For those keeping track at home, “Breaking Bad” only scored a single victory at last week’s tech kudos: Best Drama Editing for the series finale “Felina.” Compare that to “True Detective,” which scooped up four craft Emmys — Best Drama Casting, Best Single-Camera Cinematography, Best Non-Prosthetic Make-up and Best Main Title Design — and tied “Game of Thrones” as the night’s biggest champ amongst dramas.
But, not so fast. Before you go and change your Drama Series vote from “Breaking Bad” to “True Detective,” remember that “Breaking Bad” won this same editing precursor last year. Indeed, that category is the only they have won at the Creative Arts with Lynne Willingham prevailing in 2008 and 2009, Kelley Dixon in 2013 and Skip MacDonald this year.
If “Breaking Bad” won the top prize last year without a strong show of support from the Creative Arts, why should this year make any difference? After all, “Breaking Bad” has always performed better at the Primetime telecast, where in addition to Best Drama Series they’ve also scored three Lead Actor trophies for Bryan Cranston, two Supporting Actor wins for Aaron Paul and a Supporting Actress statuette for Anna Gunn.
While four craft trophies is great showing for a first-season show like “True Detective,” many series have actually earned more than that at the Creative Arts and still wound up losing Best Drama Series on Emmy night. Here’s a list of all of this decade’s drama leaders at the Creative Arts and how they eventually fared at the Primetime Emmys:
In 2013, “Boardwalk Empire” claimed the most tech awards — four — for a drama series, but “Breaking Bad” won Best Drama Series.
In 2010, there was no technical leader as four dramas tied for the most wins at two apiece: “24,” “CSI,” “The Tudors” and eventual Best Drama Series winner “Mad Men.”
In 2009, no drama series won more than a single award at the craft kudos, while “Mad Men” won Best Drama Series.
In 2008, lightning seemed to strike as “Mad Men” earned a leading four Creative Arts amongst dramas and then also won Best Drama Series.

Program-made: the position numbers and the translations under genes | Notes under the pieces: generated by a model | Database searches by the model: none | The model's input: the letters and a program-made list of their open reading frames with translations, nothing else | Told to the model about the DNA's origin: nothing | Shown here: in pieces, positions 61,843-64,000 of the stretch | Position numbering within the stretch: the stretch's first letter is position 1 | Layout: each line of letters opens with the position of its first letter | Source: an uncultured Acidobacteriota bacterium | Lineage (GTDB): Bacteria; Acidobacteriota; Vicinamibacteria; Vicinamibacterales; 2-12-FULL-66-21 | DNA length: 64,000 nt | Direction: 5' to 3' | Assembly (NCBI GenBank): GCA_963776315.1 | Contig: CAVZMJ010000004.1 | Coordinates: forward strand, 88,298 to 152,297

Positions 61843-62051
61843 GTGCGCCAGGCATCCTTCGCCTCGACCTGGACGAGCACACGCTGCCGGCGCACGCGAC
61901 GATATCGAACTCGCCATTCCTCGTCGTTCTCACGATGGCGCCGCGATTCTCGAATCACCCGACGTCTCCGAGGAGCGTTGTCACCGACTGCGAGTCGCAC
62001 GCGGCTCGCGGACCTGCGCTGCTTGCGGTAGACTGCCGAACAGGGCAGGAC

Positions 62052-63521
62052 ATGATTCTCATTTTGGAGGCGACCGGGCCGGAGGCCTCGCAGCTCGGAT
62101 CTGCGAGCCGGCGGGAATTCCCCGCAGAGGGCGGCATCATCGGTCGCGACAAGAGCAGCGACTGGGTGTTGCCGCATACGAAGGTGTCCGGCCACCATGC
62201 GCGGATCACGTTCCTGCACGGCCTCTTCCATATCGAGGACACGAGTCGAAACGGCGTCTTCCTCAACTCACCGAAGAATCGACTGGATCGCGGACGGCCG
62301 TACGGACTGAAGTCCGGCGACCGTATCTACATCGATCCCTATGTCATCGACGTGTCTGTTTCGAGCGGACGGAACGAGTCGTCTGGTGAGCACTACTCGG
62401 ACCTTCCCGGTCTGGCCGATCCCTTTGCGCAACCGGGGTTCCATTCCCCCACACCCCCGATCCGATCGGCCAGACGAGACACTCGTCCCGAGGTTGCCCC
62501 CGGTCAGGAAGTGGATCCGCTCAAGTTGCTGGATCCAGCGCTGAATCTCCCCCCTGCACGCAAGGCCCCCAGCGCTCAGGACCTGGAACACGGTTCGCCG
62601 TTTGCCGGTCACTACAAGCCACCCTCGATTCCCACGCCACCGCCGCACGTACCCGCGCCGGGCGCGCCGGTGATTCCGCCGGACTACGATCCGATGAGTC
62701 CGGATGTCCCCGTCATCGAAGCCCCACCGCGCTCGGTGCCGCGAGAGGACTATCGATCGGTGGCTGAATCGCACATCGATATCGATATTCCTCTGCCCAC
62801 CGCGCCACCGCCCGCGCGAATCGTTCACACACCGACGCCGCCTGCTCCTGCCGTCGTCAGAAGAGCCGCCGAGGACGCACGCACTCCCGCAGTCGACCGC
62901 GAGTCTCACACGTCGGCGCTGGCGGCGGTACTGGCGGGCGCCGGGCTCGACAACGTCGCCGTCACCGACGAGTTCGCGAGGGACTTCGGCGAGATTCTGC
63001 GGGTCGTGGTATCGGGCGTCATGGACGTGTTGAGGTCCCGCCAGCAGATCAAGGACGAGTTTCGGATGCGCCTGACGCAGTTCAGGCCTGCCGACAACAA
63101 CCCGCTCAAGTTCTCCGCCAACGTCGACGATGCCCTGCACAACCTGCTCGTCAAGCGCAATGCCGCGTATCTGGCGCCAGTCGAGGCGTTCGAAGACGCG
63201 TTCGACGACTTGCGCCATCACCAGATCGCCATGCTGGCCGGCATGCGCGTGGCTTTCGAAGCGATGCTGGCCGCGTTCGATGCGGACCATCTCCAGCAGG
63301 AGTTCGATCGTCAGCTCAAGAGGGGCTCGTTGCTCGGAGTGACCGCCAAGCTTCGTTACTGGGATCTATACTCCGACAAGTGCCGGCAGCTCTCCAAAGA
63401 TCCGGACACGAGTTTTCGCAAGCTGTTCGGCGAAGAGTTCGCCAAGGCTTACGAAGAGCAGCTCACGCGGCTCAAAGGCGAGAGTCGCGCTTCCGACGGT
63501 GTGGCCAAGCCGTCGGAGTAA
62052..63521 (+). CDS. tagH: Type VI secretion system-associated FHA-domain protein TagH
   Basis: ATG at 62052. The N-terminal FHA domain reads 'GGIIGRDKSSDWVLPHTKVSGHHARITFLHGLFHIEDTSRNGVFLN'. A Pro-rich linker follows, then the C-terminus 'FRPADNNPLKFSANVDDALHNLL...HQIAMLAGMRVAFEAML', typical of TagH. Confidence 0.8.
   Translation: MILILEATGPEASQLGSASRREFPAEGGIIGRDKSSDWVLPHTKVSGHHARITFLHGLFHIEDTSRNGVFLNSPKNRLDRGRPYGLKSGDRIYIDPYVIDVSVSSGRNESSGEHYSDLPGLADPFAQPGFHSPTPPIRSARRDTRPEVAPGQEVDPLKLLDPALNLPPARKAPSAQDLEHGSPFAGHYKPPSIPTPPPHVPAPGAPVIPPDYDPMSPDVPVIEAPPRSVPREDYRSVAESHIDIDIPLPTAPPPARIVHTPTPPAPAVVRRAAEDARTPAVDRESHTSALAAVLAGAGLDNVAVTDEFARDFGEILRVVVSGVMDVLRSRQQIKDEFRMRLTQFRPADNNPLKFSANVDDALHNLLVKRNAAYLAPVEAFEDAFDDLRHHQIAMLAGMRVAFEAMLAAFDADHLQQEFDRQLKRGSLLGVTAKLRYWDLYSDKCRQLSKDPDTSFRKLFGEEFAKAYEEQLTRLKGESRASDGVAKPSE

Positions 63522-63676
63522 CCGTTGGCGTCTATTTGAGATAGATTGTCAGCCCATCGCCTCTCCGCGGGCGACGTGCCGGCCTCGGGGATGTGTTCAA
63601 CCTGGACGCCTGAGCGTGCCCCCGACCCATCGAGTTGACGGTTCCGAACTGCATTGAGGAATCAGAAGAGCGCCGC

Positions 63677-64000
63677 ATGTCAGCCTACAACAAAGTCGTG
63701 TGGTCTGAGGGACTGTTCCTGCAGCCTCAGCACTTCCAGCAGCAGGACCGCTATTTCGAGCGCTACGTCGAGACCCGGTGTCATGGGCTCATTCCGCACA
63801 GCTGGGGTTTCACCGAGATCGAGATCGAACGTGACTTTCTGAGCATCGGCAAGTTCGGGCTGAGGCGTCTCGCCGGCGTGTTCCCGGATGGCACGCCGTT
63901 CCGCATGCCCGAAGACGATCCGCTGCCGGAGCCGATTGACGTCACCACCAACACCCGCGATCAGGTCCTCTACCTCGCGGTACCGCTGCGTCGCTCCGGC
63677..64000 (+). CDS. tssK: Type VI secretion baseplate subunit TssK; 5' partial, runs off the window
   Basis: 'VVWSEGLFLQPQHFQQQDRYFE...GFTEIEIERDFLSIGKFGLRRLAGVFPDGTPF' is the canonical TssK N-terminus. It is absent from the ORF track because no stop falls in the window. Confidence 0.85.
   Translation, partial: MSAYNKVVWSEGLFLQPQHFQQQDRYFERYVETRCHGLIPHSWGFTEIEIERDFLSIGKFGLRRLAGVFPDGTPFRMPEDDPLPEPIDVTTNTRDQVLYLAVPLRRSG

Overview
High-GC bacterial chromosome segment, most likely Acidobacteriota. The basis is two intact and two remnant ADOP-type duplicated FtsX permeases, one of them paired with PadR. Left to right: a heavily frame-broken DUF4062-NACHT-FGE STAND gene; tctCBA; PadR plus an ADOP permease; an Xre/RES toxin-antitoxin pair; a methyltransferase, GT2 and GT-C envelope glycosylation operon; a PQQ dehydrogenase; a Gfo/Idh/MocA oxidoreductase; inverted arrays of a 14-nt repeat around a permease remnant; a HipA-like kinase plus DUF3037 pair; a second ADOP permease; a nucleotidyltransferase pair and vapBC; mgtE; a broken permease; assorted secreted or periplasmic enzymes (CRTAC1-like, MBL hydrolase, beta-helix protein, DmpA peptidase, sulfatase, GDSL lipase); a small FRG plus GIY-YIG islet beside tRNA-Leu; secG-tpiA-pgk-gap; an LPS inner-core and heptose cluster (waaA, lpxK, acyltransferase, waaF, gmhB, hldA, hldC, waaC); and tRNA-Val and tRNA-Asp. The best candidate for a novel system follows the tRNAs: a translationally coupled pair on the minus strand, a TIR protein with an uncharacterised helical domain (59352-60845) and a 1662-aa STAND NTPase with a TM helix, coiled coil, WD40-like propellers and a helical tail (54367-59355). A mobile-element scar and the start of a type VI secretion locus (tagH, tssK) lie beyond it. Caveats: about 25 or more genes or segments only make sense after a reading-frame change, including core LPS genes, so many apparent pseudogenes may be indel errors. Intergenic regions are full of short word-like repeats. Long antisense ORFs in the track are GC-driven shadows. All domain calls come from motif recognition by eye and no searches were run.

In 2007, “Rome” was the drama with the most tech wins at three, but “The Sopranos” won Best Drama Series.
In 2006, “Rome” once again led dramas with four craft statuettes, but “24” won Best Drama Series.
In 2005, “Deadwood” reaped a leading five precursor wins, but “Lost” won Best Drama Series.
In 2004, “Carnivale” scored bragging rights by winning five Creative Arts Emmys, but “The Sopranos” won Best Drama Series.
Is there a Creative Arts curse? Not counting ties, of the past 10 years only once did the Creative Arts drama leader go on to win the top series prize: “Mad Men” for its debut season in 2008. That doesn’t bode well for this year’s Creative Arts dramatic champs “True Detective” or “Game of Thrones.”
Gold Derby’s racetrack odds that combine the predictions of our Experts, Editors and Users currently find “Breaking Bad” in first place to win with 1/5 odds, followed by “True Detective” in second place with 10/1 odds, “Game of Thrones” in third place with 33/1 odds, “House of Cards” in fourth place with 50/1 odds, and “Downton Abbey” and “Mad Men” tied for last place with 100/1 odds.
Below, watch Gold Derby Editors’ predictions slugfest for Best Drama Series. We analyze the pros and cons of each nominated program and declare the winner to be “Breaking Bad.” Do you agree or disagree? Be sure to cast your own votes in this race using our easy drag-and-drop menu.